3. To state that something is true or must happen: The court ruled that the case was closed.
ruler (s) (noun), rulers (pl)
1. An individual who governs: The dominant mother was the ruler in the home and constantly controlled her children, which was really not good at all.
2. A rigid and rectangular measuring implement: A ruler is a handy devicet with detailed graduations in units to assess how long something is, or to make a straight line on a piece of paper.
ruling (adjective) (not comparable)
1. Regarding someone or something that reigns or controls: Tom read about the ruling party in Mexico and the voters's dissatisfaction of it.
2. Pertaining to a passion or emotion that strongly influences their undertakings: One ruling desire that Jeff has is to climb Mr. Everest, so he is preparing himself for it this year.
ruling (s) (noun), rulings (pl)
A decision or decree on a point of law made by an authorised individual: In court, the judge said that the ruling or verdict would be made the following week.
sortie (s) (noun), sorties (pl)
1. An attack made by a small military force into enemy territory: Jim was part of the sortie that assaulted the opponents from a besieged position.
2. A mission flown by a combat military aircraft: A sortie is the flight of a combat plane on a military assignment.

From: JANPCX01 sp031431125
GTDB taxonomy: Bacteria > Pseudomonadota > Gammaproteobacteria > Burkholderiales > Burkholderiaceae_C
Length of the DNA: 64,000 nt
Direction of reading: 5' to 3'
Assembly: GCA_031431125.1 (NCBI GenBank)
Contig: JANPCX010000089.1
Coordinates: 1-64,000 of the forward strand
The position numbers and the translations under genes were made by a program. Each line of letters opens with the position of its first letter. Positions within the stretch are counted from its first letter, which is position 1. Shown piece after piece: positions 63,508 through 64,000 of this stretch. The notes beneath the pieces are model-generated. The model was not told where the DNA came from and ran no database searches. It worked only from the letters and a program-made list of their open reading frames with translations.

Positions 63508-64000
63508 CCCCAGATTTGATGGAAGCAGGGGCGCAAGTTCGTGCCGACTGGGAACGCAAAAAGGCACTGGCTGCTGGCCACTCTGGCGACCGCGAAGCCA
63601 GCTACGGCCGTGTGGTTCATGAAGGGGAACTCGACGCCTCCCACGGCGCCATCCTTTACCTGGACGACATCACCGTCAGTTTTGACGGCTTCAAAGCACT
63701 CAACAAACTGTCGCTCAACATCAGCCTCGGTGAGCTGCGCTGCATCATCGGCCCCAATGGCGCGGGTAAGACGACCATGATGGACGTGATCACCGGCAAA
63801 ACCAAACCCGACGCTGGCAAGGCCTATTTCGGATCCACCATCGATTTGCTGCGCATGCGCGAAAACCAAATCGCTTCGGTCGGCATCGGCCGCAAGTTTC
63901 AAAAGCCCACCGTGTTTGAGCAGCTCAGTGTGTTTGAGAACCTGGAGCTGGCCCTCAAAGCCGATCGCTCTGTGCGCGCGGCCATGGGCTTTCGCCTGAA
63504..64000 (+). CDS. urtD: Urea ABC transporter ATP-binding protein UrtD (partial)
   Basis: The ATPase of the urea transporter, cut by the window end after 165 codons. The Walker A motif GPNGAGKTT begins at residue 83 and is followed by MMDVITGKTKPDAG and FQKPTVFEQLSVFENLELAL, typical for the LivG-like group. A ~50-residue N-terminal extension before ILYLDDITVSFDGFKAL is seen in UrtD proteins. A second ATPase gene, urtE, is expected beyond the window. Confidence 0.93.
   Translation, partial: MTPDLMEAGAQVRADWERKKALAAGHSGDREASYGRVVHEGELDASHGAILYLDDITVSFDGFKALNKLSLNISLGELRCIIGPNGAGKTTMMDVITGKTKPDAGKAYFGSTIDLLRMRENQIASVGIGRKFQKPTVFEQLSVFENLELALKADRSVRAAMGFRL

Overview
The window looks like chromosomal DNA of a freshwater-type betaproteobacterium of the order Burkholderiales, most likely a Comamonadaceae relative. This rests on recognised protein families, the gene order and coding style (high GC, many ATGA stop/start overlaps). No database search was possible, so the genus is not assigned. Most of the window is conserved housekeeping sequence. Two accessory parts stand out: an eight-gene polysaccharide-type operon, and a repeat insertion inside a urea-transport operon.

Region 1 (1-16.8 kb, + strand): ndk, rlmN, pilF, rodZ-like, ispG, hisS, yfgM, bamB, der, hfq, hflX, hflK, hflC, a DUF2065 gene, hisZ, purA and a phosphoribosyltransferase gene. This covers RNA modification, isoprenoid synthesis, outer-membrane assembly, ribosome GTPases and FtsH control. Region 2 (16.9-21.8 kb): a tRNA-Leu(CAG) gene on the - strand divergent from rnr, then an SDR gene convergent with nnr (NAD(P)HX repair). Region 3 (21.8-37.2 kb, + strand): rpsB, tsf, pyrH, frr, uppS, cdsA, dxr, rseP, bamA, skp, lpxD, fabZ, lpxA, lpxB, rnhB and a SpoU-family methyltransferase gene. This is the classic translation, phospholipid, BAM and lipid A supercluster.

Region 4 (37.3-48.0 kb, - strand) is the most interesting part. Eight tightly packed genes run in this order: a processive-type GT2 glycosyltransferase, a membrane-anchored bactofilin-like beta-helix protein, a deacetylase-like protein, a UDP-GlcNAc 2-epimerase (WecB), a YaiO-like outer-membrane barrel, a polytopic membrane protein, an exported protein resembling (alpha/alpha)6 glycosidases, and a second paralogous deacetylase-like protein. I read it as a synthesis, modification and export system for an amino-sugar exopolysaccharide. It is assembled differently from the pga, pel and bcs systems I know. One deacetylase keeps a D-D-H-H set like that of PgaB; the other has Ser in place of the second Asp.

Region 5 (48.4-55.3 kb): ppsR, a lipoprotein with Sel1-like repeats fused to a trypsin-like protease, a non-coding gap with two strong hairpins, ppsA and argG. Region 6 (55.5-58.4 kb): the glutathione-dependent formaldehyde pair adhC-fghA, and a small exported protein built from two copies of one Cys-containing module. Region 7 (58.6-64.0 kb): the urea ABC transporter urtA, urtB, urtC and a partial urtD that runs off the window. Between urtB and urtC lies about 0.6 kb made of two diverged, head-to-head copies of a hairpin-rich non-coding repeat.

3. An armed attacks: The dangerous sortie was made from a place surrounded by enemy forces.
4. A brief trip away from home: Jack and Jill decided to go on a sortie and experience adventures in an unfamiliar place.
5. Etymology: "attack of the besieged upon the besiegers"; from French sortie; literally, "a going out", noun use of the past participle verb form of sortir, "go out", from Old French, "to go out, to escape"; from Latin surgere, "to rise up" which is from "fountain, stream" and from sub, "up from below" + regere, "to keep straight, to guide".

sortie (verb), sorties; sortied; sortieing
1. To strike or raid against an enemy position: The army sortied against enemy forces with their aircraft.
2. To come out from a defensive position to make an attack: The special forces are currently sortieing terrorist forces in the mountains."
3. To take a short journey to a place where people have not been before, often with a particular purpose: Lynn sortied into the new fitness studio to see what the trainers have to offer.

During Tom's vacation in the national park, he sortied into the various attractive areas that were available there.

sortilege (s) (noun), sortileges (pl)
1. The practice of magic with supernatural powers: With the wave of her magical wand, the Fairy Godmother, skilled in sortilege, changed the poor little scullery maid into a beautiful princess.
2. Etymology: from Latin sortilegus, “prophetic, soothsayer”; from sors, “lot, fortune” plus legere, “to read”.
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source (s) (noun), sources (pl)
1. The place, person, or thing from which information, products, etc. are obtained: One source of water for the family came from a well in their garden.
2. An informer for a reporter: Mr. Thompson didn't mention the name of his source from whom he got the information for the police.
3. The point of origin of a river or stream: While hiking in the nearby mountains, Jane and Jack found the source of the river that ran through their town.

Cross references of word families related directly, or indirectly, to: "master, lead, leading, ruler, ruling, govern": -agogic; agon-; arch-; -crat; dom-; gov-; magist-; poten-; tyran-.